So while the campaign could be seen as empowering, it also appears to put additional pressure on women to live within yet another set of expectations that look remarkably similar to our own sucky societal standards.

We Are Humans

I believe we’re not the gods.  We’re humans.  We do very human things, like make mistakes, go to the bathroom, grow old, have bad days, and look tired at the end of a long night.

The gods don’t do any of those things, as far as I know.

Also, we don’t eat food that “makes us glow” — we eat food that nourishes us and makes us feel fed.

The “inner goddess” that is being sold is likely an amalgam of intuition and the higher self, but in my experience, those two don’t always agree.  For example, my higher self tells me I could forgive someone, but my intuition keeps me away from them because I’m not ready.  My higher self tells me to eat salad, but my intuition leads me to buy chocolate mousse.

Add in the libido as the “inner goddess,” as the 50 Shades of Gray author did, and you could have a recipe for a lot of confusion.  The book’s “inner goddess” concept was criticized by the public, as the main character’s consent appeared to be compromised or conflicted much of the time.  As in she didn’t want to do something, but she did it anyway.

With conflicting advice from two or more different sets of knowledge and wisdom, the “inner goddess” could deliver confusing messages.

What happens when we believe we have a piece of perfection inside of ourselves, and it makes a mistake?  I feel as if it’s a set-up for more confusion and possibly to receive more counseling or advising.

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We’re strong just as we are. Photo by CPXI, cc2.0

What To Do Instead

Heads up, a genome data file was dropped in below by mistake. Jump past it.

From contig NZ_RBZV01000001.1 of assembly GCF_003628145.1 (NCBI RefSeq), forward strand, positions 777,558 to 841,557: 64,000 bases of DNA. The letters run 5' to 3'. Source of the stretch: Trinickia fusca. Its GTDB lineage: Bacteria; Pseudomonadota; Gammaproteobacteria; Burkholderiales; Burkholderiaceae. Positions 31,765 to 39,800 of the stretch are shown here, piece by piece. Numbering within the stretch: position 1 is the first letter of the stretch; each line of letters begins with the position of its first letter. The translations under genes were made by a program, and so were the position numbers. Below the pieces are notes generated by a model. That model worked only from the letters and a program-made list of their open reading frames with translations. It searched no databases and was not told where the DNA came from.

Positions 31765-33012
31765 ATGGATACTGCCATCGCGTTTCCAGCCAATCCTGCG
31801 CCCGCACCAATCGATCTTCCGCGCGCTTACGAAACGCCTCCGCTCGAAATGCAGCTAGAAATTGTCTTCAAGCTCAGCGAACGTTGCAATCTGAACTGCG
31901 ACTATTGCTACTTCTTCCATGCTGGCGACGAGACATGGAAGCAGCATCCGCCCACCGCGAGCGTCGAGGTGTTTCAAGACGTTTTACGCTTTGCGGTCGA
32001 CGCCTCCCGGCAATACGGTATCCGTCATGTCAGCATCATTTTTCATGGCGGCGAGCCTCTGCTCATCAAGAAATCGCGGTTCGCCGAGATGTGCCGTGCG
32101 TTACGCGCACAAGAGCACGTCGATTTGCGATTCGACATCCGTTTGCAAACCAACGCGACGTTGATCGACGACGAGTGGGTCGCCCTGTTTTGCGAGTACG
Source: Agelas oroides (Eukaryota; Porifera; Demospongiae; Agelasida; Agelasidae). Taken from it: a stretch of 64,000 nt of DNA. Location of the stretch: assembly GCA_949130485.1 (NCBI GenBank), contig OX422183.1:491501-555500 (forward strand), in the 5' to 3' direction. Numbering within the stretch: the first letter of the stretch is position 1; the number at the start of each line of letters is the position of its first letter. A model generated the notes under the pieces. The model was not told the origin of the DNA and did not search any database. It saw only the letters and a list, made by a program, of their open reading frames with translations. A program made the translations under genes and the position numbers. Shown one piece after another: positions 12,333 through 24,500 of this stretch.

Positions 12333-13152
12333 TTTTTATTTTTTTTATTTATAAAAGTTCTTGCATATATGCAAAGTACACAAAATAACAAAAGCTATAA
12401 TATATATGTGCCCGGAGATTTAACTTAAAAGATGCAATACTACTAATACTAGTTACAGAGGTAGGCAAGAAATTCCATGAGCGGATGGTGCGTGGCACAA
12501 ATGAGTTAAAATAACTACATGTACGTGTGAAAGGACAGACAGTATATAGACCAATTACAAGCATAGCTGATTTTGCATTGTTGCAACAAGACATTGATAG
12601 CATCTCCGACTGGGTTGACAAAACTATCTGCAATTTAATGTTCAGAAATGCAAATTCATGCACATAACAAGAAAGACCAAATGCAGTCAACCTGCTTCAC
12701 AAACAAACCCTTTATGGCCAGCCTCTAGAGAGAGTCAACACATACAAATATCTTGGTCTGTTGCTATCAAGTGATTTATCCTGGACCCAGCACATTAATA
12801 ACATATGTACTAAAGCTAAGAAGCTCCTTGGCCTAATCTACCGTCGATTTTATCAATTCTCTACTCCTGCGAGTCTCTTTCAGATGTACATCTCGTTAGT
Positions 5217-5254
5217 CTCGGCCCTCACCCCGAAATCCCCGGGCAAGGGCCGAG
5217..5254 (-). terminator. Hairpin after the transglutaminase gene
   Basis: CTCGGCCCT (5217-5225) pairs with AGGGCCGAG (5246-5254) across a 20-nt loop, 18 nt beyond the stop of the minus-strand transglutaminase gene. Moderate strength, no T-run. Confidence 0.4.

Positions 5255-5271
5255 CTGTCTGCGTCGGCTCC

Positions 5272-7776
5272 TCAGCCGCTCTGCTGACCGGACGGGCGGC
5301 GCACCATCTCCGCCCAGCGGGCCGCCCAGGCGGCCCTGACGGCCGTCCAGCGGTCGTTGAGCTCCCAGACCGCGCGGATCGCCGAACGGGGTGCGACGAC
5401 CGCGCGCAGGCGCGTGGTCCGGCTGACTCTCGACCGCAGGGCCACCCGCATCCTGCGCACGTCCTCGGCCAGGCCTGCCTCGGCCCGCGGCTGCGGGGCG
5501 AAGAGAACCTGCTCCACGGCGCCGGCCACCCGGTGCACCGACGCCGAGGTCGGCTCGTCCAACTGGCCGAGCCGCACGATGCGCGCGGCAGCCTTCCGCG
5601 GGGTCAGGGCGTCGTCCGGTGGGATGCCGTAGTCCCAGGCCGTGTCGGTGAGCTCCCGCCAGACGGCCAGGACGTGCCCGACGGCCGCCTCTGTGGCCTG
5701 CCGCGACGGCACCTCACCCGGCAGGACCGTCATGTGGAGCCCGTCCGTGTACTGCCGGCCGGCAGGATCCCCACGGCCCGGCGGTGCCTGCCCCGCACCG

As a polytheistic pagan, I feel the gods don’t want us to be them.  I think the gods really want us to be our most empowered selves, and if we’re inspired by them, great!  This may be the underlying message of these inner goddess memes, but if so, the it gets lost in context.

If this practice works for you, I think that’s great.  By all means, keep using whatever works!

If it makes you feel both better and worse, question what’s really happening.  You may be confusing external approval for internal approval.  If you’re shelling out a lot of money to find out who your inner goddess is, question that too.

Another approach to the “inner goddess” would be to ask yourself what your favorite deity would want for you.  For example, Venus may want to you luxuriate in self-care and good food.  Athena might want you to create the thing that is in your mind.

Still another approach is to listen to your intuition and/or your higher self and find the wisdom there.

If people are bent on using this language metaphorically, they could use words to clearly state that.  For example, “You’re strong, like a goddess,” or “find your inner goddess-like essence.”

*****

Note: This article was edited to restate my point—I’m worried about the use of fear-based tactics in conjunction with pagan concepts in order to sell a new age concept that may not be truly empowering. It was also edited to state that these are my opinions as a polytheistic pagan, especially after learning the Left-Hand Path tradition and theurgical traditions have somewhat similar concepts.  I meant no harm to those practitioners, and the criticism in this article is not directed at their tradition or practices. It was also edited to remove my opinions about what the gods can and can’t do—this isn’t my call, and I do not wish to gatekeep.  The gods will do what they will.

This article was also edited to add the associations of the “inner goddess” with the 50 Shades of Gray books.  

 
About Astrea
Astrea is the author of Intuitive Witchcraft: How To Use Intuition To Elevate Your Craft, as well as the forthcoming book Air Magic: Elements of Witchcraft Volume 2 (Llewellyn Worldwide). She also leads the fire dancing group Aurora Fire and stirs up magic for the Blessed Be Box, the service that ships a "ritual in a box" for new moons and sabbats. You can read more about the author here.